US6053948A - Method and apparatus using a memory model - Google Patents

Method and apparatus using a memory model Download PDF

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US6053948A
US6053948A US08995708 US99570897A US6053948A US 6053948 A US6053948 A US 6053948A US 08995708 US08995708 US 08995708 US 99570897 A US99570897 A US 99570897A US 6053948 A US6053948 A US 6053948A
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memory
model
data
address
transaction
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Radha Vaidyanathan
Emil F. Girczyc
Sivaram Krishna Nayudu
Mahadevan Ganapathi
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Synopsys Inc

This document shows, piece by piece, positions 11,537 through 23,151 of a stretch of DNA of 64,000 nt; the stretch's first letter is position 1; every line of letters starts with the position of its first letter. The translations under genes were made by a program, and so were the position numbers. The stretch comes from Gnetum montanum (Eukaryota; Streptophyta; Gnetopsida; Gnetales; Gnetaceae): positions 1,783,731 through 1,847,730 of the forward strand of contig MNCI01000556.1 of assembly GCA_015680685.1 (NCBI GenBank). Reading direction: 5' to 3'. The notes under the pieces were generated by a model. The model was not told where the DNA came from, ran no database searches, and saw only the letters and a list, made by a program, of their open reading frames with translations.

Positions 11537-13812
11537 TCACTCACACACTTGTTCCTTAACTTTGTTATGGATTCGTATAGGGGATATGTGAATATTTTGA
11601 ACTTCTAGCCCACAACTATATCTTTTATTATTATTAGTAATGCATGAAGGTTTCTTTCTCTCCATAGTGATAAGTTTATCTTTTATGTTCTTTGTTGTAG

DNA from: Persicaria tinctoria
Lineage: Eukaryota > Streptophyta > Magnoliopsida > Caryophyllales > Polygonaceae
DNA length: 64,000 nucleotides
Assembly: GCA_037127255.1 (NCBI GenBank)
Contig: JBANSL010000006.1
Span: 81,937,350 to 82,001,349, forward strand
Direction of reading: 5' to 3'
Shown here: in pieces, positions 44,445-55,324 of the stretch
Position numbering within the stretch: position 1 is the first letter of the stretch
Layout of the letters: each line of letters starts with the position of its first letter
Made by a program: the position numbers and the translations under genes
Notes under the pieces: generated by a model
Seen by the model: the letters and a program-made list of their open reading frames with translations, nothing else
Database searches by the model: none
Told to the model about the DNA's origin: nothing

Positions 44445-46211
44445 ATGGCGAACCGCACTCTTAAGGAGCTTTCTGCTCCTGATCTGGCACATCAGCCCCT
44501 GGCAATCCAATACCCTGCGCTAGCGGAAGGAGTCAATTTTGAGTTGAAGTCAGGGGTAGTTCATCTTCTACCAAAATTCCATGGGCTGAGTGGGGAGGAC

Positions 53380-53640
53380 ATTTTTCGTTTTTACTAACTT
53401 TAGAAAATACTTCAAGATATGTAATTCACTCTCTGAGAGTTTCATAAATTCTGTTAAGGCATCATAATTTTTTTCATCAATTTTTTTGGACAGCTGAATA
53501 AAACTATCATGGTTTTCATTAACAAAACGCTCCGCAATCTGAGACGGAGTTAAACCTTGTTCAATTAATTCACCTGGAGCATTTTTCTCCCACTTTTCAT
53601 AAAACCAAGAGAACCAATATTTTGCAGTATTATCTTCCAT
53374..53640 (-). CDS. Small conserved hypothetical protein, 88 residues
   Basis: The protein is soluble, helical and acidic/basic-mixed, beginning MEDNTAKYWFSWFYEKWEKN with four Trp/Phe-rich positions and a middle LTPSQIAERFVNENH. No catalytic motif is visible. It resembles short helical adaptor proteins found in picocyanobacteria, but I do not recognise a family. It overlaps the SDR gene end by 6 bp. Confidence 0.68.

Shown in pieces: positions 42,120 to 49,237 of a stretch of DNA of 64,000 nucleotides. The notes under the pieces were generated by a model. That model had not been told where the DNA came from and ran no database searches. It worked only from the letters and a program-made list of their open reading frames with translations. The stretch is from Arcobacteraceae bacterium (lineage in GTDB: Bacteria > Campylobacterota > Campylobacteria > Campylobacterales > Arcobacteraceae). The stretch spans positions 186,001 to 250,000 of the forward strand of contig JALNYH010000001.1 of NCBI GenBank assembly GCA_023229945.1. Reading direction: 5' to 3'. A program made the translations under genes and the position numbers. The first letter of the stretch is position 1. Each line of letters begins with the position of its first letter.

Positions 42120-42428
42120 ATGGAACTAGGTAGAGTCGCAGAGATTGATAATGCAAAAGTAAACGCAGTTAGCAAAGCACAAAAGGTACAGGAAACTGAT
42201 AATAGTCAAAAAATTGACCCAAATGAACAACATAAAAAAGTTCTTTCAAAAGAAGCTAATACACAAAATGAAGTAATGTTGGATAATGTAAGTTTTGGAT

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Synopsys Inc
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    • GPHYSICS
    • G06COMPUTING; CALCULATING; COUNTING
    • G06FELECTRIC DIGITAL DATA PROCESSING
    • G06F17/00Digital computing or data processing equipment or methods, specially adapted for specific functions
    • G06F17/50Computer-aided design
    • G06F17/5009Computer-aided design using simulation
    • G06F17/5022Logic simulation, e.g. for logic circuit operation

Abstract

A computer system including a memory model of a memory circuit. The computer system comprises a processor coupled to receive and manipulate the memory model, and a memory including the memory model. The memory model includes: a number of address bits corresponding to a number of address bits of the memory circuit; a number of data bits corresponding to a number of data bits of the memory circuit; and a memory type parameter corresponding to a type of the memory circuit.